Information For Readers

If we could (we tried), we’d change the title of this section to “for users,” since the English 302 OER Collection is designed to be used, not just read.  Anyone, GMU affiliate or not, is welcome to use the materials in the collection in any way allowed by the Creative Commons Licenses attached to those materials (CC BY 4.0 for all Abstracts,  Instructor’s Notes, and journal-wide material such as this section; as indicated at the bottom of the file for other materials). We do expect that you will retain and, as necessary, update the licenses and attribution statements on any materials from the collection you redistribute, whether to students, colleagues, as part of a teaching portfolio, or in any other way.  

Here are some brief guidelines for handling licensing and attribution statements on materials obtained from the collection. For a more detailed discussion, see the licensing and attribution document linked from the Author Guidelines.  

  • If you're using material directly from the collection (regardless of who the author is) with no changes at all, it's easy: just make sure that any copy you distribute includes the licensing and attribution statement. This includes copies distributed to students. We hope students will come to see the advantages of materials from the collection, which costs them nothing, and have been created, adapted, and/or curated especially for use in English 302, and reviewed by English 302 instructors. As students learn more about licensing/attribution statements, we hope the statements will serve as reminders that they're using locally-created and regularly-updated curricular materials designed to meet the particular needs of the current GMU student body.   

  • If you're adapting or remixing material from the collection (even making minor changes such as inserting dates or specialized vocabulary or making references to other activities, readings, or assignments in your course), then you need to modify the licensing and attribution statement to reflect that fact. Here are examples:

    • Adapted assignment: This exercise, “Discipline Awareness Exercise,” is adapted from an exercise created by Ben David Orlando, available in the English 302 OER Collection at https://journals.gmu.edu/OEREnglish302/article/view/2279 .  It is licensed CC-BY 4.0. Some elements were replaced to better fit the current class.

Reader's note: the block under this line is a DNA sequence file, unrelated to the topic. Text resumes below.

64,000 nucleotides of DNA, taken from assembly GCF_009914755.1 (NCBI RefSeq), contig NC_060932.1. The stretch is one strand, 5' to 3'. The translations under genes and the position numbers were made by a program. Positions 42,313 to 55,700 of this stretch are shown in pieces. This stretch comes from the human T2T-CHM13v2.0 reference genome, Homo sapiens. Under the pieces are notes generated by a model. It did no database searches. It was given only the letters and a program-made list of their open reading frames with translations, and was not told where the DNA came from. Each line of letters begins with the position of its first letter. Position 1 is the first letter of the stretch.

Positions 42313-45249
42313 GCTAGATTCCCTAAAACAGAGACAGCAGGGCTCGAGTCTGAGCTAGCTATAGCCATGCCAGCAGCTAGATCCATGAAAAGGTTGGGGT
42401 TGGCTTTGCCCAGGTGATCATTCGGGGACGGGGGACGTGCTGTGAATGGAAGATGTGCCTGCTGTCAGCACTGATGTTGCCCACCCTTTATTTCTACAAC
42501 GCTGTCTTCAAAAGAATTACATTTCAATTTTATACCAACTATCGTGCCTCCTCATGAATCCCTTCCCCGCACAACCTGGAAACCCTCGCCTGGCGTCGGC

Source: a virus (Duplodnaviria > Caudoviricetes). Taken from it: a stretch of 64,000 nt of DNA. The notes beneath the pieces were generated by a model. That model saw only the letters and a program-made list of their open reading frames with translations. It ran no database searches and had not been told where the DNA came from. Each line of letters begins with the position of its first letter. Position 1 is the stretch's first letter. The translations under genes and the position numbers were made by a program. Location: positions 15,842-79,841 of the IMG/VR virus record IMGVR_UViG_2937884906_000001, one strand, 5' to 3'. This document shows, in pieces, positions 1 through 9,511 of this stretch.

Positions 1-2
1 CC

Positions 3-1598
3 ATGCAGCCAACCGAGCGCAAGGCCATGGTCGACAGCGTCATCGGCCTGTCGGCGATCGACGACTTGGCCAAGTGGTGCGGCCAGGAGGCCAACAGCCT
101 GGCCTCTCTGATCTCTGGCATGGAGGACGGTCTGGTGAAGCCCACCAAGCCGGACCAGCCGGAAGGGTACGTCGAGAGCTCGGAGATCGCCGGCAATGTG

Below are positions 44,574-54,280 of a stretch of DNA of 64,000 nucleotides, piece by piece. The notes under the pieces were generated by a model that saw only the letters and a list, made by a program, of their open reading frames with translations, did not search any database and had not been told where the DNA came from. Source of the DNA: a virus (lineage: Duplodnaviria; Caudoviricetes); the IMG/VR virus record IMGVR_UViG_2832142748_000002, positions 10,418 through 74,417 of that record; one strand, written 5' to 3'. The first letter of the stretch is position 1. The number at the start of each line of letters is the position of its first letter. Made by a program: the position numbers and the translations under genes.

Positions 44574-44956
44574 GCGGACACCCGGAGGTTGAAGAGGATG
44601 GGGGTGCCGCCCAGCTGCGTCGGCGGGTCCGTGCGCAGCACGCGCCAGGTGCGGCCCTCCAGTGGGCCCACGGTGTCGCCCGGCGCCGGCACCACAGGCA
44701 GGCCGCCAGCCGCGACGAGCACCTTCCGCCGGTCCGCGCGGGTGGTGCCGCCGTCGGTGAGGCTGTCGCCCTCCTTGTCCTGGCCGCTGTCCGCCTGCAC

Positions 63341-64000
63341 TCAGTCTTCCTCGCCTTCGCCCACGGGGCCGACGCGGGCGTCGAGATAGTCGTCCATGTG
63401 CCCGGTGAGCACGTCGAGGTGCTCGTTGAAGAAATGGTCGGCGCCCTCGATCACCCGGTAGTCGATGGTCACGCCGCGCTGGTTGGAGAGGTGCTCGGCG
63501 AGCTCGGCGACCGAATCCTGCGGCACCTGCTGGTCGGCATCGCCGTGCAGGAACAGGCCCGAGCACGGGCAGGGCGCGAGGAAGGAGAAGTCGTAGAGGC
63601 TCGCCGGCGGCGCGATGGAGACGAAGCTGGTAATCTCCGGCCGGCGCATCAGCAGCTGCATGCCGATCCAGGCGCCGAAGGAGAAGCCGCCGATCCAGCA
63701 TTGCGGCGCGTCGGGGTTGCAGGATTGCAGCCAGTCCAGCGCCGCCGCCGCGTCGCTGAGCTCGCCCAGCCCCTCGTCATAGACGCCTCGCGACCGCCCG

• Remixed assignment: This assignment, “Review of the Literature,” created in August 2018, includes a combination of original content by [your name] and content remixed from earlier assignments titled “Review of the Literature” by Psyche Ready (available in the English 302 OER Collection at https://journals.gmu.edu/OEREnglish302/article/view/2304 ) and Virginia Hoy (obtained from an earlier version of the collection housed on George Mason University’s Blackboard platform). The earlier  assignments and the present one are all licensed CC-BY 4.0. Remixed content has been adapted to fit the needs of the present class.

There are additional examples in the collection itself of how individual instructors have approached writing licensing/attribution statements. There's no one right way to do this, though there are some required elements.

The above information is probably enough to get you started. If you'd like to learn more about the details of the creative commons licensing of OER, and how we handled them for this collection, you may be interested in reading the additional information on licensing and attribution linked from the Author Guidelines. If you have questions, please email Cathy Saunders (csaunde1@gmu.edu).

 

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